Article Courtesy of The
By Eli Rosenberg
Published March 29, 2019
Thousands of poisonous toads have flooded a South Florida neighborhood, raising
fears about the dangers they pose to pets and children, according to local
The toads started appearing in Palm Beach
Gardens, a city of 55,000, north of Miami, in recent weeks,
according CBS Miami.
They have been found in people’s gardens, swimming pools,
sidewalks and driveways in the Mirabella neighborhood,
according to footage shared by WPTV, an NBC affiliate in
“I just see a massive amount of toads or frogs everywhere,
covering every square inch,” resident Jenni Quasha told WPTV.
“You can’t even walk through the grass without stepping on
“It’s not hundreds, you’re talking a thousand of these
little baby frogs,” resident Carollyn Rice told CBS Miami.
News outlets reported that the toads were poisonous bufo
toads, also known as cane toads. The toads are not native to the United
States, but their presence in Florida dates from the accidental release of
about 100 from a pet dealer at the Miami airport in 1955, according to the
University of Florida.
Bufo toads secrete a toxic milky substance from their heads when they are
handled or threatened. It can burn eyes, irritate skin and pose a serious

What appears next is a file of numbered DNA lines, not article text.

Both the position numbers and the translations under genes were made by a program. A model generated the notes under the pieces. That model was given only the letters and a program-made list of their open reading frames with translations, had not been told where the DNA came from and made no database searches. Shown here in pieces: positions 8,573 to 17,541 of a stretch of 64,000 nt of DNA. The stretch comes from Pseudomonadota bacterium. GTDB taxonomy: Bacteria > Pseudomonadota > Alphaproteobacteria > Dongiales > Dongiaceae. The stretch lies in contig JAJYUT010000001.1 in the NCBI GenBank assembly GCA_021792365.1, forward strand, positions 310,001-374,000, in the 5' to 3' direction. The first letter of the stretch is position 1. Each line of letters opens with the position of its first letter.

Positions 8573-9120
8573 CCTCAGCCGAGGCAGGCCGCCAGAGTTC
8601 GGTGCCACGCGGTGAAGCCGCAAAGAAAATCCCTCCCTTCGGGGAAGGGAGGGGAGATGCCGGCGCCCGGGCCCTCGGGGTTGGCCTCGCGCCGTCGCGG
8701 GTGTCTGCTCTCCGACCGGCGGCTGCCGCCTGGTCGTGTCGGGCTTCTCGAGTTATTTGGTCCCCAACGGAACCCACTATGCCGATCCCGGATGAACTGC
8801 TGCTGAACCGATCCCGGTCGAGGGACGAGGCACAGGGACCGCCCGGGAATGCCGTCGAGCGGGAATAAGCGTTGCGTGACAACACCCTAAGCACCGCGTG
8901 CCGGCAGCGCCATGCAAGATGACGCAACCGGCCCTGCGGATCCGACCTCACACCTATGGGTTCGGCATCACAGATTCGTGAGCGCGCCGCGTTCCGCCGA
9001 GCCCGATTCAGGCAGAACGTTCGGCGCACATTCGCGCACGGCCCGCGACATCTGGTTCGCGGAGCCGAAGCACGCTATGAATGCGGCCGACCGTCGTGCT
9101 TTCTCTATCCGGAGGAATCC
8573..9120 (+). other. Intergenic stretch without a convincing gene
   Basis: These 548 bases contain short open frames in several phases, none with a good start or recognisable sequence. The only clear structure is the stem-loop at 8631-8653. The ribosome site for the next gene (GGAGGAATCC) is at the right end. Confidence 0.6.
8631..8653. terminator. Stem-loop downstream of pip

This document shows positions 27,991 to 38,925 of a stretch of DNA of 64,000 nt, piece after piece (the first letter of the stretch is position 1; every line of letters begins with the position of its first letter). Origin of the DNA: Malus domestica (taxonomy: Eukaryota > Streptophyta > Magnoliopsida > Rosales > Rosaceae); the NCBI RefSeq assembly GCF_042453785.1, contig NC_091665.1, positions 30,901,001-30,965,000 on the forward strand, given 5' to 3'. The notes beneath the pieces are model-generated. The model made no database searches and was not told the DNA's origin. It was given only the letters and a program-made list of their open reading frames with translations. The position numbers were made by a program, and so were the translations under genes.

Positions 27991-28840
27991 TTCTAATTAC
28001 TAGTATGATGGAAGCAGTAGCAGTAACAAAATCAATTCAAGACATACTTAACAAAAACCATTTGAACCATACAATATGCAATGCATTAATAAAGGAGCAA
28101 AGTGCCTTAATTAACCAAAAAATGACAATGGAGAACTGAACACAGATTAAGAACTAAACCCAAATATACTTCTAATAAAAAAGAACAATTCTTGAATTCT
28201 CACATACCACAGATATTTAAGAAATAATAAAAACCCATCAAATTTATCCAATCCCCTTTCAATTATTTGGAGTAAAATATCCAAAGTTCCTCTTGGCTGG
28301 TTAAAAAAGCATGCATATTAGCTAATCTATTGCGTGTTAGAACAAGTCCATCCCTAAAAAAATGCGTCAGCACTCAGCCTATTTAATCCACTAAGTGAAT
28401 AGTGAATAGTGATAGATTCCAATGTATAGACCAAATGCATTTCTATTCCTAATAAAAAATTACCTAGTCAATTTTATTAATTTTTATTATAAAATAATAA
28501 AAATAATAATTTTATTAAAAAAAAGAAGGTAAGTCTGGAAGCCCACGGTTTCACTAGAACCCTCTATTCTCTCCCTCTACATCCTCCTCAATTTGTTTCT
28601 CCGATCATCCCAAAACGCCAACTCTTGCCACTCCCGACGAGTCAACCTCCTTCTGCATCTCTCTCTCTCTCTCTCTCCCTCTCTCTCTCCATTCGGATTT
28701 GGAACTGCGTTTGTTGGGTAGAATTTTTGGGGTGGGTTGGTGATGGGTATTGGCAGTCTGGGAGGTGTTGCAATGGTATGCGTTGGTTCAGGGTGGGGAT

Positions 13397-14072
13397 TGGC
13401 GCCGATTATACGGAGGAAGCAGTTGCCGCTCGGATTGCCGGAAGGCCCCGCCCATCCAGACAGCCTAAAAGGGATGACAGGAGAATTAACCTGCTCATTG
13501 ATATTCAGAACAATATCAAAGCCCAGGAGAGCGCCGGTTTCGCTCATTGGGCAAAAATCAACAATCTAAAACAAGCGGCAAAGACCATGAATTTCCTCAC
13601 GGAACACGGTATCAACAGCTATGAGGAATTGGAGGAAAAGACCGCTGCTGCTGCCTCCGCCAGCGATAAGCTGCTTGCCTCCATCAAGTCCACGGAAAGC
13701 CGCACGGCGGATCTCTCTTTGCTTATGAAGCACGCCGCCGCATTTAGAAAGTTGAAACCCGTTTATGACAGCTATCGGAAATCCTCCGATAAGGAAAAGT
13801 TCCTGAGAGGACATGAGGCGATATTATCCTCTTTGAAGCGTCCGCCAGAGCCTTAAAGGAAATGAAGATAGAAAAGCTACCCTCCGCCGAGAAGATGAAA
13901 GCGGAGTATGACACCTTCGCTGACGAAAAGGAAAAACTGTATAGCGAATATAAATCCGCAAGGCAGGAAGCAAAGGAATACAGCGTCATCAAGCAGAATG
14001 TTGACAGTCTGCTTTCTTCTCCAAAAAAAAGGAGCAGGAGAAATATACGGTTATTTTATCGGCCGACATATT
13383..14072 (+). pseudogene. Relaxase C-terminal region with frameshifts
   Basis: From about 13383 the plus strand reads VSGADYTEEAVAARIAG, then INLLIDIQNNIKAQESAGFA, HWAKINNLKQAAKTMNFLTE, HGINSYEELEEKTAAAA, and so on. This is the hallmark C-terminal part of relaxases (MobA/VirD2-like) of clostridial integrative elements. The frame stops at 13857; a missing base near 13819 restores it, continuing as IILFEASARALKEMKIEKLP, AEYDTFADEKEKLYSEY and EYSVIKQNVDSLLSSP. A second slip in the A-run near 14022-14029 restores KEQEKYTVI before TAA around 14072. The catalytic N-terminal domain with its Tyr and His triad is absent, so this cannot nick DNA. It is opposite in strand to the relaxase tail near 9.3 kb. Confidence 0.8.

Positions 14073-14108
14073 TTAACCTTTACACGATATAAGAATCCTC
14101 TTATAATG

danger to cats and dogs if the toads are ingested, the university said.
The Florida Fish and Wildlife Conservation Commission did not return
requests for comment. It was not immediately clear if the infestation was
The Mirabella at Mirasol Homeowners Association declined to comment when
reached by The Washington Post.
Mark Holladay, the lead technician with Toad Busters, told CBS Miami that
heavy rains in the area and a warmer winter presented a ripe climate for the
amphibians to breed. He said the toads were coming from a lake in the
community and warned residents to keep pets and children away from them.
“If a pet was to ingest too many of them, even at that small size, it would
cause a problem,” he said.
Quasha told CBS that the toads were affecting the quality of life in the
“There’s no swimming in the pool and no playing outside and enjoying the
outdoors,” she said. “Just hoping we can figure this out so we can put an
end to it.”